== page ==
Data scientist is among the most demanded jobs of the last decade. However, the expectations of what a data scientist is, differ between employees and employers. What employers are usually looking for does note necessarily fit the skills of a standalone data scientist, but rather the set of skills that only a group of data engineers, software developers, academic minds, machine learning engineers, and business stakeholders bring. Hiring such a team is a costly effort that will generate returns in the long-term.

But… aren’t data scientist the sexiest people?

Yes, I know. You’ve read this everywhere. Investors invest more in companies with data scientists onboard. Data scientists and data science will find correlations in your data that will bring value and strategic advantage to your company… You’ve heard all of this. Well, I am sorry, but I am here to wake you up from a wild dream. Do you really want to succeed in your journey to the #ageofdata? Then please follow our thoughts through this blog to ask yourself some questions first.

What is a data scientist?

If you are going to hire a data scientist, you better be sure what you are looking for. The definition of what a data scientist is has changed over the years. Five years ago, data scientists were people that had strong statistics foundations, good coding skills, and knowledge in a given domain. However, companies then began to look for what could be known as data science generalists. Data scientists without a given domain knowledge but able to solve any kind of problem at hand. Of course, with the expectation of finding correlations in your data that will bring value and strategic advantage to your company.

Usually, these data scientists arrive at a company with skills such as: statistics, machine learning, Python, R, and the ability to explain complex results to management. Data scientists mainly learned their skills online, following online courses that show them how to run fancy machine learning algorithms. They can classify data, cluster it, find correlations hidden to the naked eye, and they can use that information to drive value using code in R or Python. These are the expectations of data scientists towards their jobs.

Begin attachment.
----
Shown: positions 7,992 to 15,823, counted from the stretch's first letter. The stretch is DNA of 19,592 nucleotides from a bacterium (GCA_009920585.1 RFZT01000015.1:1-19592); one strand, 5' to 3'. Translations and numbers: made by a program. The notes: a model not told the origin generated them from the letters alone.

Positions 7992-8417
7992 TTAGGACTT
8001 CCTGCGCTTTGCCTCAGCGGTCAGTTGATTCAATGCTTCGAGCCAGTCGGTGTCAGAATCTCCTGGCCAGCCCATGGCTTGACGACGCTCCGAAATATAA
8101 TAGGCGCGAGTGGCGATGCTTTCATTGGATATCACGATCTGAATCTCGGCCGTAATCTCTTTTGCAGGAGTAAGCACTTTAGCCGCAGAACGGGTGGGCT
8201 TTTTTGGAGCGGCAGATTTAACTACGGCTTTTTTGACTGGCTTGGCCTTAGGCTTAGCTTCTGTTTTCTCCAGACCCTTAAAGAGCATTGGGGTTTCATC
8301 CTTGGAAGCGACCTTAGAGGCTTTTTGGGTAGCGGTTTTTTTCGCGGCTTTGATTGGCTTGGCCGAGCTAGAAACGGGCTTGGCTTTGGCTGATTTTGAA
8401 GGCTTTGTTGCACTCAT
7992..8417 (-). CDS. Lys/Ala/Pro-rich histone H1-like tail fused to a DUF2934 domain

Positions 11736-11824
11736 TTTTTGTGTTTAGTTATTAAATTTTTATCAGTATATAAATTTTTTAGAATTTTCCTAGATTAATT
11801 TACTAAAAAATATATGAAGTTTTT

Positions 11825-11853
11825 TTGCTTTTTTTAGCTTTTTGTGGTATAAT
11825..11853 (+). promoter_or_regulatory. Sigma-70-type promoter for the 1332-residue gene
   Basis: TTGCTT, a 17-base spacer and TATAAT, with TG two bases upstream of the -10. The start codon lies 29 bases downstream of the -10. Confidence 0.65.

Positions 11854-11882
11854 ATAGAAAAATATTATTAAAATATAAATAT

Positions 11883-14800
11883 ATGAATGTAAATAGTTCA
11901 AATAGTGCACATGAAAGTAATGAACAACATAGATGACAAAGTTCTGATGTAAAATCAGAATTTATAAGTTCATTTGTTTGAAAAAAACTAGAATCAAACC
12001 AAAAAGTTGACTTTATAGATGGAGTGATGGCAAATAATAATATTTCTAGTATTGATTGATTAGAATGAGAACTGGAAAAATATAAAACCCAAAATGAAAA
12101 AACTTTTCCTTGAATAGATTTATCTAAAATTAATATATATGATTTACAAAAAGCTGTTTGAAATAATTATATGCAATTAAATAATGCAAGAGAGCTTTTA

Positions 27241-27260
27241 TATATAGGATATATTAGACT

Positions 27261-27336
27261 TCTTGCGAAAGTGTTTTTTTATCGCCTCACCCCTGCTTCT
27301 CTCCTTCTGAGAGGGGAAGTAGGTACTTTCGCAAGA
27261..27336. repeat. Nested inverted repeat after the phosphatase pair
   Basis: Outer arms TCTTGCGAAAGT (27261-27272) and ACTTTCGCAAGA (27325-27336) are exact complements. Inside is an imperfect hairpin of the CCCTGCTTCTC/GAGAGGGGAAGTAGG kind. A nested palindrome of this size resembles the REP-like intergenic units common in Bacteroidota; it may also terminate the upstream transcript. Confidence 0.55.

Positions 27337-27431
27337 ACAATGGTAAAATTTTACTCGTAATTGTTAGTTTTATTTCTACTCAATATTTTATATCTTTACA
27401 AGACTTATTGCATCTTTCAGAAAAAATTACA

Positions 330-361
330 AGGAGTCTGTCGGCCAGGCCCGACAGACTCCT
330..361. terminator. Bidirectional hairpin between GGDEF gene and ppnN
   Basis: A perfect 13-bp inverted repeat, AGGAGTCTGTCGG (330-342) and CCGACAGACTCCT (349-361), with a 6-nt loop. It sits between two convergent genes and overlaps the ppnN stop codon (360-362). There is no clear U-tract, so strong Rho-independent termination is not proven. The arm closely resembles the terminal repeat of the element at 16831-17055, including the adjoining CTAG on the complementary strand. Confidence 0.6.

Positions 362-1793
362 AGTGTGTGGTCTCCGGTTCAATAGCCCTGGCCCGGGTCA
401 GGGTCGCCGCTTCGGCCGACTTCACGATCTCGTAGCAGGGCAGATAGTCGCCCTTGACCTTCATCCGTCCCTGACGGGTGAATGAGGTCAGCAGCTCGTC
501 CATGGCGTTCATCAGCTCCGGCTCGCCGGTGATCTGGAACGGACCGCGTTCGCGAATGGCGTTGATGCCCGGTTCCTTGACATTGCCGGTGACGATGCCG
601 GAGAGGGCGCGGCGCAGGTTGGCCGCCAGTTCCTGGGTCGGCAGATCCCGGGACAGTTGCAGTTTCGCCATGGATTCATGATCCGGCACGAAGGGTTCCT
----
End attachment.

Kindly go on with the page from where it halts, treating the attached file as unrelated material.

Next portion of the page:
What companies expect from data scientists?

There is a whole range of expectations towards data scientists that the hiring company puts on them. Let’s assume that companies want to offer the best services to their customers, regardless of the latter being internal, external businesses, or individuals. Then we need to ask what customers expect from a data scientist work.

In the #ageofdata, automation and AI, customers want exactly that. The best products and services that can take decisions on their own (except if GDPR complains say otherwise). This has a profound impact on what companies expect from data scientists.

The data scientist in this scenario must be able to:

  1. Understand the task at hand, identify, and gather the data needed.
  2. Understand business processes involved. There is no value added otherwise.
  3. Clean the data and understand it.
  4. Generate insights on the data.
  5. Generate automatically refreshed data dashboards using BI solutions for management.
  6. Build an application that brings value out of the results obtained.

Let’s see what these points imply on what a data scientist really is.

Figure 1: Venn diagram traditionally used to summarize the skills that a successful data scientist should have

Task understanding, data gathering, business processes and SAP

First and foremost, companies present real world data scenarios. Unfortunately, data scientists are born in the utopic world. They learn to read flat files, which are basically “excel-like” well-structured tables with perfect data. Unfortunately, companies do not have ideal files with data but enterprise software (SAP, Oracle…) filled with bad quality data.

Data scientists must know how to identify and gather data in SAP. We know that there are entire careers on this topic. And once the data is found, the task is still not over. Data scientists’ tools, R and Python, require the data to leave SAP. They need to know how to do that too. Yet another career path ahead.

Moreover, business processes. Let’s explain this one with an example. Imagine that you have generated a world-class machine learning algorithm that tells you that the best way to optimize production in your factory is generating 873.23 cell phones per week. However, the company you work for, can generate these items only in batches of 5000 units. What does your result mean in this case? Well, easy. You can throw it to the rubbish bin. The data scientist needs to understand that cell phones can be created only in batches of 5000. This means that data scientists must access to business processes across the company, which might be another career path on its own.